Smaller Districts and Reaching Alert Level 3   Requiring an alert level 3 before adulticiding is even considered is a frightening scenario to imagine to a small district. Smaller districts may lack the tools to track the progression of disease spread in mosquito populations. A Mosquito Control Districts main concern is for the public health. With the permit as written you are eliminating an important tool in our ability to minimize public health risks from mosquito diseases;  A Permittee that is an organized mosquito control district (chapter 17.28 RCW) may use adulticides to control vector mosquitoes provided it: conducts mosquito surveillance, mosquito disease testing, monitors other disease indicators (such as dead birds, equine disease cases, or human health cases) and follows available DOH vector control guidance (e.g. the West Nile Outbreak Response Plan where the trigger for adulticiding is Alert Level 3).   Mosquito disease testing is an important part of a mosquito control program. Many smaller districts such as mine lack the personnel, equipment, and funding to fully establish a disease surveillance and testing program. We rely on State and local health jurisdictions for help with disease testing services. With the current state of the economy help is not as readily available as it once was.  Not all mosquito control districts have the ability to quickly and easily establish that a mosquito-borne disease has in fact established itself in the local mosquito or bird population. These are usually the first indicators of a mosquito-borne disease presence. Although I am able to identify the species of mosquitoes in my traps I cannot determine if they are carrying a disease or not; several species of mosquitoes in Washington are vectors for a mixture of mosquito-borne diseases. With a lack of funding at the State Health Department I am only able to send two species for testing. There is also a lag time in test results; I’m afraid that by the time we are finding positive mosquito pools it would be too late to react with adulticide. People and horses would already have been infected; the only way we are going to realize we are at a level 3 is when we start seeing people and horses with the disease. In my district we don’t own any adulticiding spray or fog equipment; we will either rely on outside vendors or county personnel to perform spray or fog applications of adulticide. Without the testing equipment needed for early detection of disease in the mosquito population a preemptive and rapid response will not be easy. We will have to react only after people and horses have become ill and the public health threat is beyond proactive control. Perhaps the Department of Ecology will offer Grants or other funding to help mosquito control districts purchase the needed equipment to adhere to permit guidelines. Please rethink this part of the permit so that we will have the ability to react and treat mosquitoes with adulticides if needed before people become ill. Jay Lawrence District Manager Camano Island Mosquito Control District cimcd@wavecable.com 360 387-8705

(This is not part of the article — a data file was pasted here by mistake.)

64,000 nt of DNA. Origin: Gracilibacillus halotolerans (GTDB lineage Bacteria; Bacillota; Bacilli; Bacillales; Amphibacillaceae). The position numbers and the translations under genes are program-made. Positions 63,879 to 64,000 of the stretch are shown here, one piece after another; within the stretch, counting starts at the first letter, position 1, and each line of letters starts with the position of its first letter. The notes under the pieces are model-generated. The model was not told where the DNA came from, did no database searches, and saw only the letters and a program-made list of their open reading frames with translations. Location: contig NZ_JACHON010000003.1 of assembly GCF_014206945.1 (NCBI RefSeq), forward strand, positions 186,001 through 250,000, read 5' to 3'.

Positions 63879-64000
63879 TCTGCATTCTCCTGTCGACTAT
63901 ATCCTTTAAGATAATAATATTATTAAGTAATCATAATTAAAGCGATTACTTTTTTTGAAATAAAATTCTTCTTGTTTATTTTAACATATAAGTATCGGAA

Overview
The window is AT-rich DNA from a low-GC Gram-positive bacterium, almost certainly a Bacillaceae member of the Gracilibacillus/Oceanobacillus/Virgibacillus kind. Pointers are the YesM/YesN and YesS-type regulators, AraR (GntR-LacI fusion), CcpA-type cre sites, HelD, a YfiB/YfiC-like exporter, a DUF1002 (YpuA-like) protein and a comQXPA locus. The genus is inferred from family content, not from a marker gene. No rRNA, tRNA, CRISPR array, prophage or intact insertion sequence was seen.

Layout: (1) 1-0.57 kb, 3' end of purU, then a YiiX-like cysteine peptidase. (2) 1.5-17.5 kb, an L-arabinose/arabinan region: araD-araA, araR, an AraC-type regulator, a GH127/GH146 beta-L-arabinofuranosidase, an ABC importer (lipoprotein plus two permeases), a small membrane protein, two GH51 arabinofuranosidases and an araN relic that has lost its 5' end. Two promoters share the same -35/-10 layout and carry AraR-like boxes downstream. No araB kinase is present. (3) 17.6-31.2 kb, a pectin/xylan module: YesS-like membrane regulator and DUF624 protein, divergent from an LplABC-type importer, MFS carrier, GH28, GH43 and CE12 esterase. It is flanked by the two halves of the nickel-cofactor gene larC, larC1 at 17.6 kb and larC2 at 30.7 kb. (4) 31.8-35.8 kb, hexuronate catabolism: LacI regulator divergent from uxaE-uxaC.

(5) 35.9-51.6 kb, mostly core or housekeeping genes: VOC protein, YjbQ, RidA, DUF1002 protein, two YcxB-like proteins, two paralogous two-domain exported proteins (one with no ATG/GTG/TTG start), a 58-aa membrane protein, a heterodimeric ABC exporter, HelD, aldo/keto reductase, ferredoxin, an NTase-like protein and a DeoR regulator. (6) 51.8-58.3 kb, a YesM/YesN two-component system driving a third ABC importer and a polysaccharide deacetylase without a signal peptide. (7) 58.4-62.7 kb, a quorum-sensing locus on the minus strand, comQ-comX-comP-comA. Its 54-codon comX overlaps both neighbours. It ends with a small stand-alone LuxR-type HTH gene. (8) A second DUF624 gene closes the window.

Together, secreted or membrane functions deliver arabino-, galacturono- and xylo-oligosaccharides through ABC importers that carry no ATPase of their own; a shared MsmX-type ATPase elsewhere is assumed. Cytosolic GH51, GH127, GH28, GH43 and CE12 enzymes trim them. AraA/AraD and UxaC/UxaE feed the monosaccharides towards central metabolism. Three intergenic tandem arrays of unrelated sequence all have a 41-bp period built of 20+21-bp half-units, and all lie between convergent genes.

Allow Us to do What We Have Always Done to Safeguard Public Health Mosquito Control Districts are asking the DOE to reword the permit in such a way that we can continue providing service to our taxpayers as we have in the past. Most of the districts have been in existence for decades and over this time have developed programs that rely heavily on larviciding but also use adulticides to respond when the public is overwhelmed by adult mosquitoes. No matter how hard we try, larvicide alone will not solve the whole problem. I‟m sure the use of adulticides in the state has drastically decreased over time as the industry changes, but a well run integrated pest management program will always need adulticides at some point during the season. The Mosquito Control Districts are professional programs with highly trained staff that respect the environment and always follow all labeled rules and guide lines. If the permit stands as drafted we will be forced to stop all adulticiding until disease is proved to be persistent in the environment. This will be too late for the health of citizens of the state. Additionally the lack of adulticide for control of nuisance mosquitoes will severely affect the quality of life and business economy in many parts of our state. Our attorney, Pat Brock, has written to you informing you that “It is my opinion that if the draft language becomes final, it will be necessary that the Districts cease all applications targeting adult nuisance mosquitoes.”  Adulticides are use routinely all over the country and have been used for many, many decades. I am unaware of any incidents where professionals, using adulticides as directed by the label and in accordance with the policies we have in place in our districts have cause harm to the environment. To my knowledge no other state will put such restrictions on the use of adulticides as this draft permit does. Our mosquito control districts strictly follow the regulations imposed on us by the Washington State Department of Agriculture, The Washington State Pest Control Act, and by the manufacture‟s FIFRA approved label. We watch the wind speed and direction to prevent any drift over rivers, lakes and streams thought to be fish bearing. But even with these procedures it is impossible to comply with the draft permit and continue to use adulticide in our programs. The problem is in the definition of “Waters of the State” and the distinction between nuisance and vector mosquitoes. If the wording in the permit is changed as follows we will be able to continue to provide mosquito control as we have in the past. S5. ADULTICIDE USE   1. The Permittee is authorized to discharge incidental amounts of adulticides and their residues to surface waters of the state during mosquito control season. The Permittee must limit incidental deposition to the extent possible by strictly adhering to label directions. Adulticides may not be used in Appendix B areas unless WDFW and Ecology approve the use.